• Support the right to bear arms
  • Harsher penalties for gun and weapons crimes
  • Work to remedy inequalities so we can begin phasing out affirmative action programs- instead use empowerment programs for all citizens.
  • Create a sensible tax policy with a simplified tax code
  • Cut taxes through cutting spending - but, no tax cuts during wartime and no tax cuts that mostly benefit the wealthy
  • Oppose any attempts to amend U.S. constitution to ban gay marriage
  • Support an individual's right to same-sex marriage
  • Support gay rights in anti-discrimination laws such as equal housing laws
  • Oppose anti-choice legislation, this includes both abortion and end of life issues, i.e., assisted suicide
  • Post all proposed congressional legislation on the internet for at least 10 days prior to a vote to allow public viewing and input.

Candidates[edit]

The Citizens Party encourages members to start draft campaigns to convince qualified individuals to run for office as Citizens Party candidates.

Citizens Questions[edit]

The Citizens Party requires all of its declared Presidential candidates to answer a set of "Citizens Questions" at least 60 days before the 2016 Citizens Party National Convention. The "Citizens Questions" are selected from questions submitted by Citizens Party members via the party website or YouTube. The party states that the responses to the "Citizens Questions" will be posted on the internet for the public to view.[4]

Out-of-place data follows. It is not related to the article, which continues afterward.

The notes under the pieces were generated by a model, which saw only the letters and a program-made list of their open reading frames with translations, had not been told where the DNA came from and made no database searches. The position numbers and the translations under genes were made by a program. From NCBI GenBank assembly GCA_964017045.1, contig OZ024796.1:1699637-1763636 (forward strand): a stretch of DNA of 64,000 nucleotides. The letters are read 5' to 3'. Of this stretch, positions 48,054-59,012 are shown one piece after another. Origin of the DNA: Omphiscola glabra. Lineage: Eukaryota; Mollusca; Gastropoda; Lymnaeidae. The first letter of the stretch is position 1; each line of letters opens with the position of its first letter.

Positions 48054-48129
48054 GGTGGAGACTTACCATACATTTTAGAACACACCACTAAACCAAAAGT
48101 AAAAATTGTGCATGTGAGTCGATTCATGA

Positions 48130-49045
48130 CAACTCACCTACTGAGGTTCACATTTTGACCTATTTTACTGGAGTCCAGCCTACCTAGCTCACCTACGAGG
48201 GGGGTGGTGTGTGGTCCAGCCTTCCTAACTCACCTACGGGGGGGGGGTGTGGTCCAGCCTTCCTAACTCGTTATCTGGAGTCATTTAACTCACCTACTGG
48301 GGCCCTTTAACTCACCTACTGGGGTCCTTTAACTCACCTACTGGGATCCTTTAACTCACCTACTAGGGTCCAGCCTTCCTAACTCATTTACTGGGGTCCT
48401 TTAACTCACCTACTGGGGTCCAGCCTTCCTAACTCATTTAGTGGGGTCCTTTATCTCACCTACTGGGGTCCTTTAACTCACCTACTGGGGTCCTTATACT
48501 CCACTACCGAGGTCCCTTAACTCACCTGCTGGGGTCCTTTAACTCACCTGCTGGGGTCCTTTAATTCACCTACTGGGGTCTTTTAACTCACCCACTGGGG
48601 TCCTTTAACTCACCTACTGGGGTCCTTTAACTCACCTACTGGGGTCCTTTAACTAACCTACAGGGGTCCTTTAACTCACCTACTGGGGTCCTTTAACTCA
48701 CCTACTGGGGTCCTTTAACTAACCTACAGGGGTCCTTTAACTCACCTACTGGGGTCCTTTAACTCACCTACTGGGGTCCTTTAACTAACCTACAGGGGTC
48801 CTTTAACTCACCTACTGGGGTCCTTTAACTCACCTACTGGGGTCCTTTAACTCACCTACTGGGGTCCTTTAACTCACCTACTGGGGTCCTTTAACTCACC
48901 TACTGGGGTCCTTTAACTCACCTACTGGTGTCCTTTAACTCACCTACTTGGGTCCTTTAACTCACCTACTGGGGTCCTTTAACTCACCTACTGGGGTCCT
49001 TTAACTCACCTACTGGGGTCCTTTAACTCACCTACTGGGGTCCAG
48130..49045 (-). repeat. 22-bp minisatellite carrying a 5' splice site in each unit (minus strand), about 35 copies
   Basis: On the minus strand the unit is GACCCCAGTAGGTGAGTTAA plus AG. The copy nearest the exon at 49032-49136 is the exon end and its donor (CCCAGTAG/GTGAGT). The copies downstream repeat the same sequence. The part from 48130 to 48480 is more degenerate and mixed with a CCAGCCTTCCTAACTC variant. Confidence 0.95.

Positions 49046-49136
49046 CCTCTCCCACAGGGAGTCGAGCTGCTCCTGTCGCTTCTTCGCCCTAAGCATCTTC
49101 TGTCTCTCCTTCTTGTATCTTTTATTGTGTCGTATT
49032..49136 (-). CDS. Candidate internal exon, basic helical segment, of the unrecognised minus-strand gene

Previous candidates (2006-2012)[edit]

In 2006, Michael Thompson ran as the party's first candidate when he ran for State Representative in Pennsylvania and received 4% of the vote.

In March 2008, the New American Independent Party nominated Frank McEnulty as its first presidential candidate.[5] In July, McEnulty also became the vice-presidential nominee of the Reform Party.[6] He continued his campaign as the NAIP presidential nominee in states where the Reform Party was unable to obtain ballot status.[7] McEnulty received 833 votes (placing 15th of 23 ballot-qualified Presidential tickets nationwide) as the New American Independent Party nominee and 481 votes on the Reform Party ticket (placing 22nd out of 23 ballot-qualified Presidential tickets nationwide).[8]

In October 2009, the NAIP endorsed independent candidate Chris Daggett for Governor of New Jersey.[citation needed] Daggett finished third with 6% of the vote.

In 2010, the NAIP endorsed Jana Kemp,[9] an Independent candidate running for Governor of Idaho.

In 2011, the Citizens Party announced that the party would no longer endorse independent candidates or candidates of other political parties.

The Citizens Party did not nominate a presidential ticket in 2012 and ran no candidates nationwide.

References[edit]

External links[edit]